Mid Atlantic Lecturship
Come and visit our services, and learn how important the understanding of the word of God, the Bible, is to us here. You will enjoy the atmosphere at our services, where the only expectations we have on you as a visitor is to feel welcome.
First of all, you will find no exclusive pews for any person. All are greeted with equal courtesy and kindness (Acts 10:34-35; Galatians 3:28).
You will find no tendency toward entertainment with beautiful organ or piano music. Like the first century Christians, we will engage in the singing of psalms, hymns and spiritual songs (Ephesians 5:19). The words used in our songs will be easy to understand (1 Corinthians 14:15). God has commanded the sincere praise of His people to come from the heart (Colossians 3:16).
You will not be confused by many people speaking or praying at the same time. Good order will prevail at every service (1 Corinthians 14:33). You will observe one of the brethren leading the congregation reverently and quietly in prayer (1 Timothy 2:1-5).
If you are present on Sunday, the Lord's Day, you will observe the congregation eating bread and drinking the fruit of the vine in memory of the death of Christ (Matthew 26:26-29). We do this on the first day of every week, like the Christians in the first century (Acts 20:7).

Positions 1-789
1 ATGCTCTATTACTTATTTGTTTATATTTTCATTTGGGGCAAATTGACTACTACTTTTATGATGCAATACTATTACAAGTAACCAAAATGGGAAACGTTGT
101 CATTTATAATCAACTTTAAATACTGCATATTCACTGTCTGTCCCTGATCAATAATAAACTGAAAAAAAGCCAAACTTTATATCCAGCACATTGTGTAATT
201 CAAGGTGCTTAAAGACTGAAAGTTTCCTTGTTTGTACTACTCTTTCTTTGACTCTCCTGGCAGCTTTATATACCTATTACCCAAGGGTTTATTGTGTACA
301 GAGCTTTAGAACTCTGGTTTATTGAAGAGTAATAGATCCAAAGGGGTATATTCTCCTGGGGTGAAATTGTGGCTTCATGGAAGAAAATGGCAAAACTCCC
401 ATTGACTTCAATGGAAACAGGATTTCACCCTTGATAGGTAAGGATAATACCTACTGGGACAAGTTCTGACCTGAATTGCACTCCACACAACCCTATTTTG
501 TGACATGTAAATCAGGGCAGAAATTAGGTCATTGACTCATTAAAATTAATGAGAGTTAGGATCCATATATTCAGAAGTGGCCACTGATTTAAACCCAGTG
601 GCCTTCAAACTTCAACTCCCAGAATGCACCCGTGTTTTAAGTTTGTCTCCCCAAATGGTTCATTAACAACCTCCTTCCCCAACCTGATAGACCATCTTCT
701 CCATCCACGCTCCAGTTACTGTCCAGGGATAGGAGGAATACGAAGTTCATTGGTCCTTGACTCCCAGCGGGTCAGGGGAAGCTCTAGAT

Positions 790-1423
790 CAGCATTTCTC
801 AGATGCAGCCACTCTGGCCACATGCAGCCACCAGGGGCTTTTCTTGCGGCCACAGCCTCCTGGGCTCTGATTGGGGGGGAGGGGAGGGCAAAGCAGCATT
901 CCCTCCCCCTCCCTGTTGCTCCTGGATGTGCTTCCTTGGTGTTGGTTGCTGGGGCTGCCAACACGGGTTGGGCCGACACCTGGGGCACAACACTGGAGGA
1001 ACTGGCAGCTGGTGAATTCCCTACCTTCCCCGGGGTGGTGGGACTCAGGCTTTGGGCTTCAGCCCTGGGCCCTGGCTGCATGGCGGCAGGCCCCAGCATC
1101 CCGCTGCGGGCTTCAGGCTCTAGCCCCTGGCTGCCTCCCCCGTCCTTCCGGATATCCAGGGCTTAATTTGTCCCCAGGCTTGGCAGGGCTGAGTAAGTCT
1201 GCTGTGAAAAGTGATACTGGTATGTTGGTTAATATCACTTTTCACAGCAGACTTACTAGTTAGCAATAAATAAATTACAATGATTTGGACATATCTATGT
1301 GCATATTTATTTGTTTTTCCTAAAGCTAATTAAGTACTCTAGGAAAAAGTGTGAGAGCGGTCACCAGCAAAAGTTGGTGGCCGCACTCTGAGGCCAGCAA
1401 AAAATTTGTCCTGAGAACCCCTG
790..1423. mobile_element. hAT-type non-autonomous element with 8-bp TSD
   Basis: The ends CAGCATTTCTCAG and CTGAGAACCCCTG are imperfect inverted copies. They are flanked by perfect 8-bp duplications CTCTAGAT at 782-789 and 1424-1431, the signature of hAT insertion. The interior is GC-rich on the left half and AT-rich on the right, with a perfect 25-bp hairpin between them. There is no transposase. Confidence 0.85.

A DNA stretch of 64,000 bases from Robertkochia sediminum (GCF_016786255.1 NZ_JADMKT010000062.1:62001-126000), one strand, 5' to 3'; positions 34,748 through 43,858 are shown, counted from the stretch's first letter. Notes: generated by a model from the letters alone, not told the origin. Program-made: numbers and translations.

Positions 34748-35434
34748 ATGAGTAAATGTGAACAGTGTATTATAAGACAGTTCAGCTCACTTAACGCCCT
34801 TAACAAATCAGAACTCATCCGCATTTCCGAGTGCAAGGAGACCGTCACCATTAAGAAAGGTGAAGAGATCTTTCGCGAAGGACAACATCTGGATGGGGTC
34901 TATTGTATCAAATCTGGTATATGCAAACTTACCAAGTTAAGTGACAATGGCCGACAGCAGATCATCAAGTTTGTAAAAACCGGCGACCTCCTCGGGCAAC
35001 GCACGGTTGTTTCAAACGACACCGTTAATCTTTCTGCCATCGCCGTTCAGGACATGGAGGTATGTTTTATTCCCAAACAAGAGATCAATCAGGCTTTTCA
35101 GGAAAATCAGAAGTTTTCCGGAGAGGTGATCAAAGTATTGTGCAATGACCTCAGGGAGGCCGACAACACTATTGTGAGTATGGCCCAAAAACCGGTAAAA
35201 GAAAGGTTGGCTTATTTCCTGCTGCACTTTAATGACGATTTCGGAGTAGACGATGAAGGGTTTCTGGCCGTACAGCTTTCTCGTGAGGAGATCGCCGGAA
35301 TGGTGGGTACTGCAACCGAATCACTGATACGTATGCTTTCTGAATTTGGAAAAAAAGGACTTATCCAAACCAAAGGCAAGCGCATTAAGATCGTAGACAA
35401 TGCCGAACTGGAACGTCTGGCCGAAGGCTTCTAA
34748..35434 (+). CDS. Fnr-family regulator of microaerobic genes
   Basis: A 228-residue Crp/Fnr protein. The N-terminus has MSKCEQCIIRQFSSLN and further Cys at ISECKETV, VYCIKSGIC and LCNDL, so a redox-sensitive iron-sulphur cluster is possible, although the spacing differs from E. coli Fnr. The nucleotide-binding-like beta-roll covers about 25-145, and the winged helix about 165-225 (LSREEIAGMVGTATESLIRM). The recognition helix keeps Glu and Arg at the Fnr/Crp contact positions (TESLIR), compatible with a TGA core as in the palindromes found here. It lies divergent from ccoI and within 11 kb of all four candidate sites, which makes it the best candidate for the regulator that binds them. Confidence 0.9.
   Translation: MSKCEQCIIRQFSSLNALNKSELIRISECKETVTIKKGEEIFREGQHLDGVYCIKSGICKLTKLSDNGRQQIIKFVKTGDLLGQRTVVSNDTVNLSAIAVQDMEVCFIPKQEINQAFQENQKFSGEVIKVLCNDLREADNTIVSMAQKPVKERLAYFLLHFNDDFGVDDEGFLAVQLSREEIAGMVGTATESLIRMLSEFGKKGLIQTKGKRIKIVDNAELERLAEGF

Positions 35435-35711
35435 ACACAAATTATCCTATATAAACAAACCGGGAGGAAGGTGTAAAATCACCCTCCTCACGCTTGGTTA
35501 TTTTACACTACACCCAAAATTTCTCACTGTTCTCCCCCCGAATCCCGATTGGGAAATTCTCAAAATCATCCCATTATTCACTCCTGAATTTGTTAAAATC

You will not find special collections taken at every service. A collection is taken only on the Lord's Day (1 Corinthians 16:1-3). This congregation is supported by the free will offerings of its members. We do not ask non-members to financially support our work, nor do we engage in fund raising activities like rummage sales and bingo games. We specialize in being a church, and do not compete with places of amusement.
You will observe that the Bible is the textbook to which reference is repeatedly made in our classes and sermons. Special emphasis is placed on that part of the Bible known as the New Testament (2 Timothy 3:16-17; Romans 1:16). You will never be asked to accept what some man says about the Bible; we want you to read the Bible for yourself to see "whether those things are so" (Acts 17:11).
The audience will not be embarrassed or singled out for any sort of demonstration or testimony. You can quietly observe and study that which you see and hear (1 Corinthians 14:40).